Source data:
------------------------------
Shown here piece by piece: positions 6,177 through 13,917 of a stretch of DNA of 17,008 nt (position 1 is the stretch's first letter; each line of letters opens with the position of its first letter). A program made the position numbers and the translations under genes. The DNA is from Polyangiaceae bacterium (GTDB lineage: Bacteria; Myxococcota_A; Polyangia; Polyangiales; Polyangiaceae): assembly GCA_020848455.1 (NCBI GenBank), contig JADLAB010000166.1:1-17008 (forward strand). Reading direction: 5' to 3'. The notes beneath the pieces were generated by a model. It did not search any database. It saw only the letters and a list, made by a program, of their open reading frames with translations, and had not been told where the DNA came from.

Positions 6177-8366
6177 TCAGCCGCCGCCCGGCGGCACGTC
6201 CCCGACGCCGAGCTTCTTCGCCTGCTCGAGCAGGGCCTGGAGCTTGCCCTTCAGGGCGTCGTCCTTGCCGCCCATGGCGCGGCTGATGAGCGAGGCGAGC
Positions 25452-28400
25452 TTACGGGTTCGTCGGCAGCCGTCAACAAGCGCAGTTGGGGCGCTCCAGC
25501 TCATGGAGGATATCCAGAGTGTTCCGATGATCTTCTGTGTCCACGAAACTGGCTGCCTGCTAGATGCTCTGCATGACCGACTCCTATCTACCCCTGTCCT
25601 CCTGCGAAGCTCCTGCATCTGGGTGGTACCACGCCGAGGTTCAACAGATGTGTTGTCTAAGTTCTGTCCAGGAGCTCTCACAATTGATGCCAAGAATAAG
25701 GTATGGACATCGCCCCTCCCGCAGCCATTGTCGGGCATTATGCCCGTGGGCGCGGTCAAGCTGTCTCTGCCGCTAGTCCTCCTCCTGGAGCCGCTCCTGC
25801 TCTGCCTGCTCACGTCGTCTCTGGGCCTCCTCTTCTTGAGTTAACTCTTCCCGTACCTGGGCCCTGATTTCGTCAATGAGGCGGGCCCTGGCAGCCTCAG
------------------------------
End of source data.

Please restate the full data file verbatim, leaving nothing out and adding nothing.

Shown here piece by piece: positions 6,177 through 13,917 of a stretch of DNA of 17,008 nt (position 1 is the stretch's first letter; each line of letters opens with the position of its first letter). A program made the position numbers and the translations under genes. The DNA is from Polyangiaceae bacterium (GTDB lineage: Bacteria; Myxococcota_A; Polyangia; Polyangiales; Polyangiaceae): assembly GCA_020848455.1 (NCBI GenBank), contig JADLAB010000166.1:1-17008 (forward strand). Reading direction: 5' to 3'. The notes beneath the pieces were generated by a model. It did not search any database. It saw only the letters and a list, made by a program, of their open reading frames with translations, and had not been told where the DNA came from.

Positions 6177-8366
6177 TCAGCCGCCGCCCGGCGGCACGTC
6201 CCCGACGCCGAGCTTCTTCGCCTGCTCGAGCAGGGCCTGGAGCTTGCCCTTCAGGGCGTCGTCCTTGCCGCCCATGGCGCGGCTGATGAGCGAGGCGAGC
Positions 25452-28400
25452 TTACGGGTTCGTCGGCAGCCGTCAACAAGCGCAGTTGGGGCGCTCCAGC
25501 TCATGGAGGATATCCAGAGTGTTCCGATGATCTTCTGTGTCCACGAAACTGGCTGCCTGCTAGATGCTCTGCATGACCGACTCCTATCTACCCCTGTCCT
25601 CCTGCGAAGCTCCTGCATCTGGGTGGTACCACGCCGAGGTTCAACAGATGTGTTGTCTAAGTTCTGTCCAGGAGCTCTCACAATTGATGCCAAGAATAAG
25701 GTATGGACATCGCCCCTCCCGCAGCCATTGTCGGGCATTATGCCCGTGGGCGCGGTCAAGCTGTCTCTGCCGCTAGTCCTCCTCCTGGAGCCGCTCCTGC
25801 TCTGCCTGCTCACGTCGTCTCTGGGCCTCCTCTTCTTGAGTTAACTCTTCCCGTACCTGGGCCCTGATTTCGTCAATGAGGCGGGCCCTGGCAGCCTCAG